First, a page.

Because Suha and his wife believed the warnings and were obedient, they set to work immediately on a high hill, gathering spruce gum and shaping it into a large hollow ball. They stocked it with plenty of nuts, acorns, water, and bear and deer meats.
Near the appointed time, Suha and his good wife looked down sadly upon the lovely green valley. They heard the songs of the harvesters. They sighed to think of the beauty about them that would be destroyed when the flood came because of the people’s selfishness. Suddenly, a bright lightning flash and loud thunder rocked the Blue Cliffs. It was a signal for the flood to begin.
Suha and his wife went into the gum-ball ark and closed the door tightly. Swirling, dark clouds surrounded them. Torrents of rain poured down everywhere. For many days, the ark rolled and tossed about on the deepening sea.
After many, many moons, the downpour of rain stopped. The ark settled upon the land again, high on a mountaintop. Suha opened the door and stepped forth to see a tuna cactus growing near his feet. He and his wife ate some of the red fruit of the cactus plant. Below them, they saw water everywhere.
That night they retired again to the ark. They must have slept a very long time, because when they awoke the water had disappeared, the valleys were green, and the bird songs rang forth again.
Suha and his wife descended from Superstition Mountain, a name later given to the mountain upon which the ark had landed. They went down into the fertile valley and lived there for a thousand years. The forthcoming people prospered, becoming known as the Pima tribe.
These Pimas later believed a story that an evil one named Hauk lived behind Superstition Mountain. He was also called the “Devil of Superstition Mountain” because he tried to steal daughters from the Pimas.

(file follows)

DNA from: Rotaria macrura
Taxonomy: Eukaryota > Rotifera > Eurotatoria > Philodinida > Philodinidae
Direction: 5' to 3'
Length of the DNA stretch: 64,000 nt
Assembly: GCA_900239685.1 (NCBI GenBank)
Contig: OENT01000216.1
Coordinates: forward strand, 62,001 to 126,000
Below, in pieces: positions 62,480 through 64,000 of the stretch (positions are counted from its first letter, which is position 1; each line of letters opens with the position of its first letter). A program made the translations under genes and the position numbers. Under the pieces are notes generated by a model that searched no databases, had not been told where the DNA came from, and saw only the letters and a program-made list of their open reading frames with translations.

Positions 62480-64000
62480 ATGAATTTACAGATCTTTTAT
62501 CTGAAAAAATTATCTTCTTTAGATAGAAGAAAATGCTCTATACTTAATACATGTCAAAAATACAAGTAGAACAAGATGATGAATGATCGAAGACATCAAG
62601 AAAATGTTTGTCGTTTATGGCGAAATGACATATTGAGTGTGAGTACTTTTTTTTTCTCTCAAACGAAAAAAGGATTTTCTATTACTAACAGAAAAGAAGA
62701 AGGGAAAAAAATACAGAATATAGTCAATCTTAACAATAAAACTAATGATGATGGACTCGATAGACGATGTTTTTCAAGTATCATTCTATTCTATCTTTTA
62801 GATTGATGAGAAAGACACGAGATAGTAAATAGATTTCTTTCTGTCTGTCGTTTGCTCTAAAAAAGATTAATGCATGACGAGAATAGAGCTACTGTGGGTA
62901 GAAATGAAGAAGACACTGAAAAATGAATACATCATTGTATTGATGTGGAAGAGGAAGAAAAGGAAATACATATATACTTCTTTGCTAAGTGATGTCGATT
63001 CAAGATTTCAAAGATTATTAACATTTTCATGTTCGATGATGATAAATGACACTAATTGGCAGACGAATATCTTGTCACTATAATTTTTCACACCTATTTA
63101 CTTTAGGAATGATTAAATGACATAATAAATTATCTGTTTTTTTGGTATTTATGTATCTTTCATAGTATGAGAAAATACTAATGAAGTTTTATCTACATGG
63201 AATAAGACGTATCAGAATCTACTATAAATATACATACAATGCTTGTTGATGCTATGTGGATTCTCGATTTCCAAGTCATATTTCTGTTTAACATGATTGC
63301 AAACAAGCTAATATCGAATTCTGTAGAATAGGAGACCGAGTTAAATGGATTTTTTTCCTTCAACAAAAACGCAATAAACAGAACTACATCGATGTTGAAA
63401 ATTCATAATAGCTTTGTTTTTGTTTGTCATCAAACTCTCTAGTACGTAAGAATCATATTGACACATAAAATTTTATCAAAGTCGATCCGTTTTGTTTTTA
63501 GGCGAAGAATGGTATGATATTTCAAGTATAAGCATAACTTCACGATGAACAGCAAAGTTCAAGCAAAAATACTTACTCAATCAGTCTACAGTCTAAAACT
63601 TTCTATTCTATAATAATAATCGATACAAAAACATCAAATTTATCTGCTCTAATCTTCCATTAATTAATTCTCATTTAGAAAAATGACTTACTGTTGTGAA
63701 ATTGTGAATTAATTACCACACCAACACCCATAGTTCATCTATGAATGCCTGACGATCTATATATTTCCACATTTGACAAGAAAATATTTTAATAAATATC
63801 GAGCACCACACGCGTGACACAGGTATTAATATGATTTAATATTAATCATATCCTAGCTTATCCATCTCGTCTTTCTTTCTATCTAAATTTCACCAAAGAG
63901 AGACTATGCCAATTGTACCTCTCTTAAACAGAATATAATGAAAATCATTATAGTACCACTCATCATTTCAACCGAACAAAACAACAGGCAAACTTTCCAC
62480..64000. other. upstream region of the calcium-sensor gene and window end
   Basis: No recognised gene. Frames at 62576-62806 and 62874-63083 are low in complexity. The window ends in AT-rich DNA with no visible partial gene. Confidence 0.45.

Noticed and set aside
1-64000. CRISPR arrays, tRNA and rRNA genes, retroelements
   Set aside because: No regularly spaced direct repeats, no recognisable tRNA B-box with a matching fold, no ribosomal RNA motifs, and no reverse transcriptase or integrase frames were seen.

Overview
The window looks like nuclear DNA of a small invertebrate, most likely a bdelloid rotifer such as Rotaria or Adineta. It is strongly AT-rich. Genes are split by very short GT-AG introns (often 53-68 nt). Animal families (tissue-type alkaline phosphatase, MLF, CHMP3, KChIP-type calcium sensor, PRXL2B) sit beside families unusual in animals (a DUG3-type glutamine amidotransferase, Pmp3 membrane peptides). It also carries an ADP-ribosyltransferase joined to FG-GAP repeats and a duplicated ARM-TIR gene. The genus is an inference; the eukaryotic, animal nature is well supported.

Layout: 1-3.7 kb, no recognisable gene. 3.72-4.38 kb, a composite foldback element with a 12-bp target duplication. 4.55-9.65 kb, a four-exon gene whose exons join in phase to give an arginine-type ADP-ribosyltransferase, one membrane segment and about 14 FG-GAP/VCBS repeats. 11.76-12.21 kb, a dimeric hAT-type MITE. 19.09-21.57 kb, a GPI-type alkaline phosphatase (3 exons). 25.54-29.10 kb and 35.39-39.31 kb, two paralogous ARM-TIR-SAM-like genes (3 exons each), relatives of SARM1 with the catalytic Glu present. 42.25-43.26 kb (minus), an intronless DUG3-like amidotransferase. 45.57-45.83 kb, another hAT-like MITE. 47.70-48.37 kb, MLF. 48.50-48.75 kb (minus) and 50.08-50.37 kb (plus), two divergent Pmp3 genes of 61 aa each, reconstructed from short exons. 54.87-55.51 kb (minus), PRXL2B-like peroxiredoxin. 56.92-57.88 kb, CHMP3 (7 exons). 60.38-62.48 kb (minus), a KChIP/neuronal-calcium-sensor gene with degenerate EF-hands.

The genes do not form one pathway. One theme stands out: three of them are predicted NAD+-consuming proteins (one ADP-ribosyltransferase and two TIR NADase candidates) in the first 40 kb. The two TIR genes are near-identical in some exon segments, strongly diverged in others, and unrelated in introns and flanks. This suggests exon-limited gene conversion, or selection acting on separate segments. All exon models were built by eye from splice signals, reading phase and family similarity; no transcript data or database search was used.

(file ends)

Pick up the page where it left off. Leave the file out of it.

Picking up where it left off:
One day, Hauk secretly descended into Pima valley, where the women were busy weaving. He stole one of Suha’s daughters. Suha followed Hauk to his home behind Superstition Mountain, where he observed his daughter treated as a servant-girl by Hauk.
Suha poisoned the cactus wine that his daughter served Hauk. When he drank it, Hauk died instantly. After that the world seemed less wicked, but always the Pimas feared that Hauk’s evil spirit still lurked behind Superstition Mountain.
Suha, Shaman and inspired leader of the Pima tribe, taught his people to build adobe houses, to dig gardens with bones and stones, to irrigate their lands from the rivers; to raise sheep, horses, and cattle, and, above all, to live in peace with one another.
On his dying day, Suha gathered his people and foretold:
“If you ever grow arrogant with wealth, if you ever become covetous of others’ lands, if you ever make war for gain, if you ever disgrace yourselves before Chief of the Sky Spirits–another flood will come upon you.
“If that happens again, bad persons will never be saved; only good persons will eventually live with the Sun-God.”
Since that time, Pimas have believed Suha’s prophecies; and they never, never go onto Superstition Mountain.
But their people love to tell the story of why and how the gum- ball ark landed on Superstition Mountain, saving Suha and his good wife, who became the beloved ancestors of their large and important Pima Tribe.